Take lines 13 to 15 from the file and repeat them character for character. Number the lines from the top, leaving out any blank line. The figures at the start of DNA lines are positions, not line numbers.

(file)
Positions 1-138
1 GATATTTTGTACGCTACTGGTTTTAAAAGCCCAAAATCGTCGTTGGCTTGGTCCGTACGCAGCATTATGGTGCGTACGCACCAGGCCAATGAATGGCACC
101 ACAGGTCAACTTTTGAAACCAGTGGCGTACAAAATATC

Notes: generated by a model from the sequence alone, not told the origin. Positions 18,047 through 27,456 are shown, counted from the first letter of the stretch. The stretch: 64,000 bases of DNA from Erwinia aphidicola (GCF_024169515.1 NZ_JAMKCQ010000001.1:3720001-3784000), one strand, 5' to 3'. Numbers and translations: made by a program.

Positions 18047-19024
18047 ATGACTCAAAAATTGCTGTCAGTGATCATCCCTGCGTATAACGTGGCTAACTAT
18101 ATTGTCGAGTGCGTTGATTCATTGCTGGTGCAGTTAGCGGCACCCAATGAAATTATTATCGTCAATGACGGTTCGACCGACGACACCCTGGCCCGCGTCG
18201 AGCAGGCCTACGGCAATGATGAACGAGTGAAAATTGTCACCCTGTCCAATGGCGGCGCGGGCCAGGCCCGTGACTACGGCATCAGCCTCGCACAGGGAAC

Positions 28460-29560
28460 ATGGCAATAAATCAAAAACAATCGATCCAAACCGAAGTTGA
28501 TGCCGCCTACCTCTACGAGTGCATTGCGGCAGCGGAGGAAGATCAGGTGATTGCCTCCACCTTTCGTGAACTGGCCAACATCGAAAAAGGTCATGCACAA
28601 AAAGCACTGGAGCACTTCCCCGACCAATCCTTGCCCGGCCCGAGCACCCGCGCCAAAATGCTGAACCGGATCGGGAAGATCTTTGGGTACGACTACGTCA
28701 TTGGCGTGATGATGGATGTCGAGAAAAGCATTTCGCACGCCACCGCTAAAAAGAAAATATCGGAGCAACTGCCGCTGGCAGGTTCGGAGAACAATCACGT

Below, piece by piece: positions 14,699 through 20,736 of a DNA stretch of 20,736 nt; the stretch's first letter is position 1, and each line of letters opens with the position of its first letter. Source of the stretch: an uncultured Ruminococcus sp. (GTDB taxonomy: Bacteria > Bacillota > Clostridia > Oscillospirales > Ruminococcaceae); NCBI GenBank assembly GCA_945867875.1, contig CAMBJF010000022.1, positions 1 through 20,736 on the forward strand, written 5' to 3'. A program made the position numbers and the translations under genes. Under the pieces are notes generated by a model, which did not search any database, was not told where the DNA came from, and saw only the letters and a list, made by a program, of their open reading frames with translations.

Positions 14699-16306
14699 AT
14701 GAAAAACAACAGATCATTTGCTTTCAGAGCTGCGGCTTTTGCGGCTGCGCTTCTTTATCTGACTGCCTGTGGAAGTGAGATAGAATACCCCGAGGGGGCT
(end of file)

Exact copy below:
28701 TTGGCGTGATGATGGATGTCGAGAAAAGCATTTCGCACGCCACCGCTAAAAAGAAAATATCGGAGCAACTGCCGCTGGCAGGTTCGGAGAACAATCACGT

Below, piece by piece: positions 14,699 through 20,736 of a DNA stretch of 20,736 nt; the stretch's first letter is position 1, and each line of letters opens with the position of its first letter. Source of the stretch: an uncultured Ruminococcus sp. (GTDB taxonomy: Bacteria > Bacillota > Clostridia > Oscillospirales > Ruminococcaceae); NCBI GenBank assembly GCA_945867875.1, contig CAMBJF010000022.1, positions 1 through 20,736 on the forward strand, written 5' to 3'. A program made the position numbers and the translations under genes. Under the pieces are notes generated by a model, which did not search any database, was not told where the DNA came from, and saw only the letters and a list, made by a program, of their open reading frames with translations.

Positions 14699-16306